A large part of the exhibition is devoted to the German Renaissance. In the first room there is an interesting collection of painted wooden sculptures, for example, Virgin and Child and St George the Victorious by unknown masters of the late fifteenth century and Virgin and Child by Tilman Riemenschneider.
A typical example of fifteenth century German art is the sculptural group Pieta (ter-ra-cotta) in which features of the new humanist vision are discernible despite the adherence to medieval convention. These same tendencies can be seen in the diptych Christ and the Virgin before God the Father by Hans von Kulmbach (c. 1481/82-1522). In the Hermitage there is a splendid collection of German portrait painting from the Renaissance era. This includes, in room 263, Portrait of a Young Man by Ambrosius Holbein (c. 1498-1520); in room 264, the Portrait of a Man with His Two Sons and Portrait of a Lady with Her Daughter, painted by Barthel Bruyn the Elder (1493-1555); in room 265, Portrait of a Young Man and Portrait of a Woman by Christoph Amberger (after 1500-c. 1561); and in room 266, Portrait of an Elderly Man and Portrait of a Young Woman by Nicholas Neufchatel (e. 1520-1567). The great masters of the German Renaissance, Albrecht Diirer (1471-1528) and Hans Holbein the Younger (1497-1543), are represented in the exhibition by engravings and woodcuts, Lucas Cranach the Elder (1472-1553) by five paintings. Among these are his Venus and Cupid, Portrait of a Woman and Virgin and Child, which rank with the finest examples of the German art of the Renaissance period (room 264).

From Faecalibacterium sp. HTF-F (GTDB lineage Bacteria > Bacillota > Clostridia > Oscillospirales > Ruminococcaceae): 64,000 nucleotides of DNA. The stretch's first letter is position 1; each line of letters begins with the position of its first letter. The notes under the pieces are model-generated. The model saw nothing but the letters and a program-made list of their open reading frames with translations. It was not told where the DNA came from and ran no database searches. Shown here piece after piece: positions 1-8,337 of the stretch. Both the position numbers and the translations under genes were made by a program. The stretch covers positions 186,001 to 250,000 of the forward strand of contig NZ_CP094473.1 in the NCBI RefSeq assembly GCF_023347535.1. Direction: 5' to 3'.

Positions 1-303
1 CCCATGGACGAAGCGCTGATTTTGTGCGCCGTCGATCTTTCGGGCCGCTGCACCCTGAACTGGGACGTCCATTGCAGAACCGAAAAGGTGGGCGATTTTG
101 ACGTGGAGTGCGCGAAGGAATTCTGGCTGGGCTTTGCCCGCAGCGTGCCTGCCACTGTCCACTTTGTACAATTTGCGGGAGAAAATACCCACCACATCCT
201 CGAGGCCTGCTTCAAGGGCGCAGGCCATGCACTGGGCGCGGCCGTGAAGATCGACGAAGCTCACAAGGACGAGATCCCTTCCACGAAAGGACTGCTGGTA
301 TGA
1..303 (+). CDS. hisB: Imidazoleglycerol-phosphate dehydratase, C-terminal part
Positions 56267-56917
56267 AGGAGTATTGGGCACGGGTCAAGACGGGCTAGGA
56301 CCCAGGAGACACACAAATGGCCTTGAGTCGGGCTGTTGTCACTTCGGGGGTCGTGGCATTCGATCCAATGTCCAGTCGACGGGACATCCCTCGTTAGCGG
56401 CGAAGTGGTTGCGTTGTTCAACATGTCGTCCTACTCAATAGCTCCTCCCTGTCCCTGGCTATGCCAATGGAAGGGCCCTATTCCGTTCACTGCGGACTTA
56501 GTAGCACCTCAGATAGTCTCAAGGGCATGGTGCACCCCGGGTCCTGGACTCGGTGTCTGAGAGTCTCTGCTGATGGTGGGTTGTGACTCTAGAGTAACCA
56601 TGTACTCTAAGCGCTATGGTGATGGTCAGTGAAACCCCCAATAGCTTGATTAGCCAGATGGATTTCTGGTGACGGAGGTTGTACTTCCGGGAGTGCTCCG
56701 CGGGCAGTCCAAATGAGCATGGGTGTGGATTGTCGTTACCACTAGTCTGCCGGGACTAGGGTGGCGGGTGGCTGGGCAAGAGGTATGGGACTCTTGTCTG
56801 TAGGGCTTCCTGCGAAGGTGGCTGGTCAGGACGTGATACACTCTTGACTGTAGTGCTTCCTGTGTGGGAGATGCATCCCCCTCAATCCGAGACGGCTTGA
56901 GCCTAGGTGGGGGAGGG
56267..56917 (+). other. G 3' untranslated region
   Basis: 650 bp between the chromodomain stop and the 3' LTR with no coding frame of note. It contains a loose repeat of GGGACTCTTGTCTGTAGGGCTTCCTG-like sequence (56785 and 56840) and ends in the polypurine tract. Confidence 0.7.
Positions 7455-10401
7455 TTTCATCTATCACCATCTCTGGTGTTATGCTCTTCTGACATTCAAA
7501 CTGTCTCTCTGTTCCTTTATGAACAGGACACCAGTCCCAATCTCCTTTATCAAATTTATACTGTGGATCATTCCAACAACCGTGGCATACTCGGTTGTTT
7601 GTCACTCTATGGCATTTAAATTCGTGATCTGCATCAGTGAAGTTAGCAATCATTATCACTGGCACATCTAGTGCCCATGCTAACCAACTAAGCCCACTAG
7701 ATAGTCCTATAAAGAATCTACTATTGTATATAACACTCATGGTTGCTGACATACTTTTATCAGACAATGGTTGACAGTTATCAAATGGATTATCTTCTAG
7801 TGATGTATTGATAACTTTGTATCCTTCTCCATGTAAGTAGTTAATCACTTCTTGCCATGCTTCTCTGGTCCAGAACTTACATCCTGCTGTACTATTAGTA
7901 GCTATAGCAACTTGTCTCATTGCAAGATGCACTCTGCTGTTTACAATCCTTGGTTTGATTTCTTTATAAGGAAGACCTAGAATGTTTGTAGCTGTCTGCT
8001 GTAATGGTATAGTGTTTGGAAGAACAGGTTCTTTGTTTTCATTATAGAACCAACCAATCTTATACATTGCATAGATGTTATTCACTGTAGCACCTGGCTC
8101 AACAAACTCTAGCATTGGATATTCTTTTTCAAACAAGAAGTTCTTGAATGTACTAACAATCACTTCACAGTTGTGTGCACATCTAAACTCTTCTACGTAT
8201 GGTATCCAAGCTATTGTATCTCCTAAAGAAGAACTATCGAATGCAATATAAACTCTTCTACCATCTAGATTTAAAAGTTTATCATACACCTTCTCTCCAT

Rooms 266 and 267. The small collection of seventeenth century German painting contains some interesting examples of different genres. These include the formal Portrait of a Mongolian Merchant with His Sons by Daniel Schultz (1615-1683); Portrait of a Young Man in a Far Cap and Still Life by Christopher Paudiss (1625- 1666), who studied painting under Rembrandt; Self-portrait by Jur-gen Owens (1623-1679); and the mythological and religious compositions of Johann Heinrich Schonfeldt (1609-1679)- The Rape of the Sabines and The Wedding at Cana.
Room 268. Anton Raffael Mengs (1728-1779) was one of the most celebrated exponents of Neoclassicism, which became established in Germany during the second half of the eighteenth century. A typical example of his work is the painting Perseus and Andromeda. Mengs was also active in the field of portraiture (see his Self-portrait), which came to be practised on a large scale in eighteenth century German art. This genre is represented in the exhibition by some splendid canvases, painted by artists who at one time were well-known – Antoine Pesne (1683-1757), Anton Graf (1736-1813), and Johann Friedrich August Tischbein (1750-1812). The work of Angelika Kaufmann (1741-1807), who enjoyed great popularity not only in Germany but also abroad, is illustrated by her Virgil Reading the Aeneid to Octavia and Augustus.
In rooms 265-268 there are a great many examples of the work of German craftsmen, who were renowned throughout Europe. Special mention should be made of the rich collection of gilded silver goblets made by Nuremberg and Augsburg craftsmen, wood and ivory carvings, and glassware with designs painted in enamel.